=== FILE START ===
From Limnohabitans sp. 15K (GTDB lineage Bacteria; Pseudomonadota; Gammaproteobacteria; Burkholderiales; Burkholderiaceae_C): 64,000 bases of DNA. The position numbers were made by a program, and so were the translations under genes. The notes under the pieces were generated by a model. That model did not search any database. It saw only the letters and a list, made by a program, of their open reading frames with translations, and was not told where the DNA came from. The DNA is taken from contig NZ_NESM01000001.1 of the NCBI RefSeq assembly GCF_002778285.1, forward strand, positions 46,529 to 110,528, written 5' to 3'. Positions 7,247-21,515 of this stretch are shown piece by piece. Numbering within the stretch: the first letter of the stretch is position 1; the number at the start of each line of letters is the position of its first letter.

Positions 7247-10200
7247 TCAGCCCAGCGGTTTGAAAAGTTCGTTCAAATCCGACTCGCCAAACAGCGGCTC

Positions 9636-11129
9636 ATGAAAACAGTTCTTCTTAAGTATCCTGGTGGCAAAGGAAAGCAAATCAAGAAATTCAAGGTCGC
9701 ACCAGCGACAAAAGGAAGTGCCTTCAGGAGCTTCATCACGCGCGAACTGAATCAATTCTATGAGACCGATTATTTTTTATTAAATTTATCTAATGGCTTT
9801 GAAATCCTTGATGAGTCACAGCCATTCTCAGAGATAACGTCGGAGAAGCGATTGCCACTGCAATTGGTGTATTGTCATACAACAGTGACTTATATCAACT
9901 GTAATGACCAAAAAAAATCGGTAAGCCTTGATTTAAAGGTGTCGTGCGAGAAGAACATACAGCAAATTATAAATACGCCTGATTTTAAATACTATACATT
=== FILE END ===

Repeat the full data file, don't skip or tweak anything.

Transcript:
From Limnohabitans sp. 15K (GTDB lineage Bacteria; Pseudomonadota; Gammaproteobacteria; Burkholderiales; Burkholderiaceae_C): 64,000 bases of DNA. The position numbers were made by a program, and so were the translations under genes. The notes under the pieces were generated by a model. That model did not search any database. It saw only the letters and a list, made by a program, of their open reading frames with translations, and was not told where the DNA came from. The DNA is taken from contig NZ_NESM01000001.1 of the NCBI RefSeq assembly GCF_002778285.1, forward strand, positions 46,529 to 110,528, written 5' to 3'. Positions 7,247-21,515 of this stretch are shown piece by piece. Numbering within the stretch: the first letter of the stretch is position 1; the number at the start of each line of letters is the position of its first letter.

Positions 7247-10200
7247 TCAGCCCAGCGGTTTGAAAAGTTCGTTCAAATCCGACTCGCCAAACAGCGGCTC

Positions 9636-11129
9636 ATGAAAACAGTTCTTCTTAAGTATCCTGGTGGCAAAGGAAAGCAAATCAAGAAATTCAAGGTCGC
9701 ACCAGCGACAAAAGGAAGTGCCTTCAGGAGCTTCATCACGCGCGAACTGAATCAATTCTATGAGACCGATTATTTTTTATTAAATTTATCTAATGGCTTT
9801 GAAATCCTTGATGAGTCACAGCCATTCTCAGAGATAACGTCGGAGAAGCGATTGCCACTGCAATTGGTGTATTGTCATACAACAGTGACTTATATCAACT
9901 GTAATGACCAAAAAAAATCGGTAAGCCTTGATTTAAAGGTGTCGTGCGAGAAGAACATACAGCAAATTATAAATACGCCTGATTTTAAATACTATACATT